September 6, 2011

Buying boaty bits

A FRIEND IN MISSOURI tells me he’s building a boat one bit at a time — a barometer here, a portable bilge pump there. He already has an anchor, which is stored in my garage.

He reminds me of somebody else. Long before I could afford a boat of any size I started collecting boaty bits. Bits that would be useful later on. It was a delicate operation, or rather series of operations, because we were poor and bringing up a family. Each boaty bit needed lots of discussion and lengthy justification on my part. Each boaty bit subtracted something from the fund for diapers or formula or day-care, or something else that should have affected my conscience. But boaty bits always seemed to overrule conscience.

One of the first bits was a Pilot Pal radio, a small portable direction finder and marine-band receiver. A lovely little instrument that enabled you to pin-point the position of your home, by day or night and even in fog. A fascinating little radio, and the very latest in technology. You could also listen to people on boats calling for help on 2.182 MHz.

“But we already know where we live,” June pointed out.

Sigh. No matter how much you love them, it’s hard when they don’t understand. But I justified long and hard, and in the end she agreed on condition I gave up half my beer allowance to the diaper fund. I don’t know whether my little sons suddenly needed fewer diapers; all I know is that after three months or so my beer allowance was back to normal and I had my Pilot Pal safely in my sticky mitts.

Then came a brass clock and barometer set. You needed those to practice on, of course, long before you could afford a boat. And one day I was passing a military surplus store when I saw an old steering compass going cheap. Obviously, a canny purchaser of boaty bits couldn’t pass up a bargain like that.

I was also one of the first in town to own a Barlow-Wadley communications receiver. It’s advantage over the Pilot Pal was that it had upper and lower sideband and I could sit in bed at night and listen to aircraft pilots talking to ground controllers at Cairo airport. Cairo, Egypt, that is. A continent away. Imagine that. Quite fantastic. Just what I would need when I got my boat.

And there was the question of a chronometer for navigation. This question came up after quite a few years of collecting boaty bits, by which time my sweet wife had gradually been brainwashed by constant justification. One day, of her own volition, she went out and spent about six month’s salary on a Rolex wrist watch for me. It wasn’t a fancy gold-and-diamonds edition, just a plain workmanlike stainless steel job, but it kept time beautifully — and crossed the Atlantic under sail three times. I still wear it every day, 40 years later.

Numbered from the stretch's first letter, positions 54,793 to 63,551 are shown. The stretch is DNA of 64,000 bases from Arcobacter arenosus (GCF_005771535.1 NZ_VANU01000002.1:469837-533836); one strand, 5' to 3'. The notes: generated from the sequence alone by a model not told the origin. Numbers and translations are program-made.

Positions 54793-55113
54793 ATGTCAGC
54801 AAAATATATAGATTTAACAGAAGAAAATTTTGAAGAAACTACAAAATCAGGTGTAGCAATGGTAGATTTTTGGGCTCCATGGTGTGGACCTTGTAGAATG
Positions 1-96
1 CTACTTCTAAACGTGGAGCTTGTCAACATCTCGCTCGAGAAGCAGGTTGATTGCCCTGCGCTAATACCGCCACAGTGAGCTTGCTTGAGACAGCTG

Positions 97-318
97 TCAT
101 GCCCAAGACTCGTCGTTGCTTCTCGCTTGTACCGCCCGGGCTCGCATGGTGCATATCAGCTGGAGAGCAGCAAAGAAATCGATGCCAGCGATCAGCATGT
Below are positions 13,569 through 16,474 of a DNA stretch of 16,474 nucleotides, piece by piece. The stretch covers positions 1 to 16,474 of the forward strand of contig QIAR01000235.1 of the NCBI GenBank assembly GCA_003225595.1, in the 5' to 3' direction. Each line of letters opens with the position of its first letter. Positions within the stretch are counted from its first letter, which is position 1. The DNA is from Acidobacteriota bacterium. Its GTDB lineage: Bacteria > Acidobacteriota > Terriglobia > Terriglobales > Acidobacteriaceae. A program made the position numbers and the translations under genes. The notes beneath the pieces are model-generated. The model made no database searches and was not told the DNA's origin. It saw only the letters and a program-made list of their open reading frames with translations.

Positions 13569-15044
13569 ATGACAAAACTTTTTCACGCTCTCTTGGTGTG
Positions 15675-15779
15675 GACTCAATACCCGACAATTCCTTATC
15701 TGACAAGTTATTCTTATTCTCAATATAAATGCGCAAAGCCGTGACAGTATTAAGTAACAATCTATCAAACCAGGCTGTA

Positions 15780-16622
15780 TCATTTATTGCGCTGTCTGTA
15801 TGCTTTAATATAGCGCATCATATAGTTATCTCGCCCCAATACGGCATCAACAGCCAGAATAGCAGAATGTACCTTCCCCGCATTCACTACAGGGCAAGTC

I’m afraid that was the zenith of my boaty bits collecting career. Nothing thereafter was quite as glorious, although I did somehow acquire fathoms of rope, some great Steiner 7 x 50 binoculars, a couple of good Swedish Silva hand-bearing compasses, a hand-held VHF transceiver, a portable wind-speed indicator, and loads of books and charts.

There came a time when I realized that if I kept buying all the boaty bits I needed, I wouldn’t be able to afford a boat. So I stopped buying boating bits, and by the time I had enough saved for a boat most of the boaty bits were obsolete and I had to start again from scratch.

I expect there’s a lesson there, somewhere, but I don’t care to learn it. If collecting boaty bits is in your DNA, there’s no point in you, or anybody else, fighting it.

Today’s Thought
There is no better ballast for keeping the mind steady on its keel, and saving it from all risk of crankiness, than business.
— J. R. Lowell.

A young girl in a short skirt climbed onto a bus and walked slowly past two gray-haired old men.
“Hey George,” said one. “Remember Vietnam?”
“Yep. I do, I do.”
“Remember those pills they gave us to take our minds off women?”
“I do. I do.”
“Well, I think mine are beginning to wear off.”

(Drop by every Monday, Wednesday, Friday for a new Mainly about Boats column.)

1 comment:

Aaron Headly said...

All too true. And further:

By the time you get a boat, there's no room on it for all the things you bought 'because it'll be great for the boat.'

I own three stoves in addition to the one already installed. Sigh.

I think that this is a problem for all hobbyists, actually.